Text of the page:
Release

School of Medicine scientists design experimental method for studying host-microbiome interactions

Individual genetic and microbial makeup could be matched to personalize therapy

August 31, 2016


(Left) Francesca Luca, Ph.D., and the study’s first author, postdoctoral scholar Allison Richards, Ph.D.

DETROIT – Researchers in the Center for Molecular Medicine and Genetics at the Wayne State University School of Medicine have developed a novel approach to studying host-microbiome interactions, the first step toward learning the cause-and-effect relationship between the microbes that live in our gut and our gut cells using a functional genomic approach.

(Full study is viewable here).

The new experimental method allows researchers to identify the changes in human gene expression in cells of the colon that are determined by the presence of the microbiome. They also can determine whether these changes will be the same across individuals or may differ depending on an individual DNA sequence. The human gut microbiome, which is the community of microorganisms living in our gastrointestinal tract, plays an important role in human health and disease, but current science lacks specific information on the causal effect of the microbiome on humans.

“We know for example that specific gut microbiome taxa are associated with obesity in humans, but we don't know if they contribute to causing obesity or if instead they live preferentially in the gut of obese individuals. Essentially, we don't know how the microbes in the gut affect the human cells they interact with,” said WSU Assistant Professor of Molecular Medicine and Genetics and of Obstetrics and Gynecology Francesca Luca, Ph.D., who co-led the study with Ran Blekhman, Ph.D., assistant professor of Genetics, Cell Biology, and Development at the University of Minnesota.

Clinically, manipulating the microbiome – through fecal microbiome transplants for example – is emerging as a new treatment area. Identifying which disease mechanisms are modulated by specific microbiome taxa could lead to therapies that target both sides of the interaction.

“In the upcoming world of personalized genomics, collecting information on an individual genetic and microbial makeup can then be matched to a specific therapeutic strategy with the highest chance of success,” Dr. Luca said. “This opens a large avenue of future studies that will be able to precisely discriminate causes and effects in the interaction between our cells and our microbes.”

“Genetic and transcriptional analysis of human host response to healthy gut microbiota” is published in the current issue of mSystems, an open access journal of the American Society of Microbiology.

The idea for the novel system was born out of informal conversations between Drs. Luca and Blekhman at a scientific meeting in 2014. Dr. Luca and WSU Assistant Professor of Molecular Medicine and Genetics and of Obstetrics and Gynecology Roger Pique-Regi, Ph.D., had already developed a high-throughput approach to profile the gene expression response to a large number of treatments through RNA-sequencing. At the same time, Dr. Blekhman had developed an interest in understanding how host genetics influences microbiome composition.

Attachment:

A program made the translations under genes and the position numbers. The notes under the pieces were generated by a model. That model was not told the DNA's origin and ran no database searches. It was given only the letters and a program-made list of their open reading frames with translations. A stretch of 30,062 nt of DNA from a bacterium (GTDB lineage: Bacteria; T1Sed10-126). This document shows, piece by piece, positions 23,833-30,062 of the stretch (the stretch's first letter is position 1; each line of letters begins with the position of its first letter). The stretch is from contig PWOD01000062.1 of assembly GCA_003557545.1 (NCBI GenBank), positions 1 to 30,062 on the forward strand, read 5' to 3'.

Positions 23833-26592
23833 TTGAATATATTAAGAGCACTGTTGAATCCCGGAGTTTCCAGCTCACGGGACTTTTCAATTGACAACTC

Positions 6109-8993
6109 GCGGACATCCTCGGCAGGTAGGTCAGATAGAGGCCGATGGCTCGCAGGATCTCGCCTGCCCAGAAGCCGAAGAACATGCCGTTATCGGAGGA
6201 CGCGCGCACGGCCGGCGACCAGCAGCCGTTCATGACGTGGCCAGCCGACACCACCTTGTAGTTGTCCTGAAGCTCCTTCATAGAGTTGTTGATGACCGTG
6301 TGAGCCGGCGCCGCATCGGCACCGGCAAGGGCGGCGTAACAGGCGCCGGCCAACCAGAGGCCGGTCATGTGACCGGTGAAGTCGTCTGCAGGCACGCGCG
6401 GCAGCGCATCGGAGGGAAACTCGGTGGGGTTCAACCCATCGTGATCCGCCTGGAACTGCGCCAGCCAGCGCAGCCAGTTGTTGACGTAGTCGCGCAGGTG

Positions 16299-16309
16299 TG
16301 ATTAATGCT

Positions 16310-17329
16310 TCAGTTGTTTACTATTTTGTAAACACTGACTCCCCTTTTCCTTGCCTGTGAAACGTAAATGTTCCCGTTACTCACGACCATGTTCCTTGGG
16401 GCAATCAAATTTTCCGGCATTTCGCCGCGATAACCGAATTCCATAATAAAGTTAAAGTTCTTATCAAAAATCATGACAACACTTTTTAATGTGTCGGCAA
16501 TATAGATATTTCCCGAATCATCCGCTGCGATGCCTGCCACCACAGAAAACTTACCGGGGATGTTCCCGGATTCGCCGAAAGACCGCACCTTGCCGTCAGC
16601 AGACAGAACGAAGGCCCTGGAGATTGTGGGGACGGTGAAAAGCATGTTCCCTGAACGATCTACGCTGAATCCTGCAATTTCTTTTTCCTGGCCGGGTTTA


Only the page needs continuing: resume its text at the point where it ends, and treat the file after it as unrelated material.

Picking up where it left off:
“Through those conversations we reached the understanding that to bring the study of host-microbiome interactions to a level beyond association analysis and to really understand how the microbiome can affect human cells and at the same time see how the DNA sequence in those cells influences their response, the fields of functional genomics and human microbiome studies had to come together,” Dr. Luca said.

The work was partially funded by the American Cancer Society Institutional Research Grant (124166-IRG-58-001-55-IRG53) and the Randy Shaver Cancer Research and Community Fund to Dr. Blekhman; and by the National Institutes of Health’s National Institute of General Medical Sciences (R01GM109215) to Drs. Luca and Pique-Regi.

The study team is now applying the method to further studies. Members recently submitted a proposal for a grant aimed at studying host-microbiome interactions in obesity and plan to extend the novel approach to organoid cultures, which more closely resemble the 3D structure of the human gut, Dr. Luca said.

For more information on the Luca laboratory, visit www.lucalab.wayne.edu.

About Wayne State University School of Medicine

Founded in 1868, the Wayne State University School of Medicine educates more than 1,000 medical students in all four classes. In addition to undergraduate medical education, the school offers master’s degree, Ph.D. and M.D.-Ph.D. programs in 14 areas of basic science to about 400 students annually.  

Wayne State University is a premier urban research institution offering more than 380 academic programs through 13 schools and colleges to more than 27,000 students.